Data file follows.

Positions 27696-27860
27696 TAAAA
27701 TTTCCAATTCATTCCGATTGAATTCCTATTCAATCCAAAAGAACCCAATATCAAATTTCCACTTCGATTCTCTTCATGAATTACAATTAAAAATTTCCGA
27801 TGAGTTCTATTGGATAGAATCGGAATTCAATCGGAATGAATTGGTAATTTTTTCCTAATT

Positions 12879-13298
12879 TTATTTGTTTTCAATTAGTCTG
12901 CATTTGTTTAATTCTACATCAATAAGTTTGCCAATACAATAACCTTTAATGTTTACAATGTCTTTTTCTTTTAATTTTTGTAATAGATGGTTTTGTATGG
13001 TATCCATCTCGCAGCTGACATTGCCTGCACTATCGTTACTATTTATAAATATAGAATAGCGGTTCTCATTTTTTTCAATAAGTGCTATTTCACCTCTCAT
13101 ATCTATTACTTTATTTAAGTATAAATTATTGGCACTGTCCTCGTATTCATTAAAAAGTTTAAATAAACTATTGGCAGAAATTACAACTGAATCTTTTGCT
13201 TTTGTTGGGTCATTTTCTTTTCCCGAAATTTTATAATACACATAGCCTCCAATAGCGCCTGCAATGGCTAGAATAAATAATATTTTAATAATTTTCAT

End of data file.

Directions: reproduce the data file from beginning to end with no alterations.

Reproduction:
Positions 27696-27860
27696 TAAAA
27701 TTTCCAATTCATTCCGATTGAATTCCTATTCAATCCAAAAGAACCCAATATCAAATTTCCACTTCGATTCTCTTCATGAATTACAATTAAAAATTTCCGA
27801 TGAGTTCTATTGGATAGAATCGGAATTCAATCGGAATGAATTGGTAATTTTTTCCTAATT

Positions 12879-13298
12879 TTATTTGTTTTCAATTAGTCTG
12901 CATTTGTTTAATTCTACATCAATAAGTTTGCCAATACAATAACCTTTAATGTTTACAATGTCTTTTTCTTTTAATTTTTGTAATAGATGGTTTTGTATGG
13001 TATCCATCTCGCAGCTGACATTGCCTGCACTATCGTTACTATTTATAAATATAGAATAGCGGTTCTCATTTTTTTCAATAAGTGCTATTTCACCTCTCAT
13101 ATCTATTACTTTATTTAAGTATAAATTATTGGCACTGTCCTCGTATTCATTAAAAAGTTTAAATAAACTATTGGCAGAAATTACAACTGAATCTTTTGCT
13201 TTTGTTGGGTCATTTTCTTTTCCCGAAATTTTATAATACACATAGCCTCCAATAGCGCCTGCAATGGCTAGAATAAATAATATTTTAATAATTTTCAT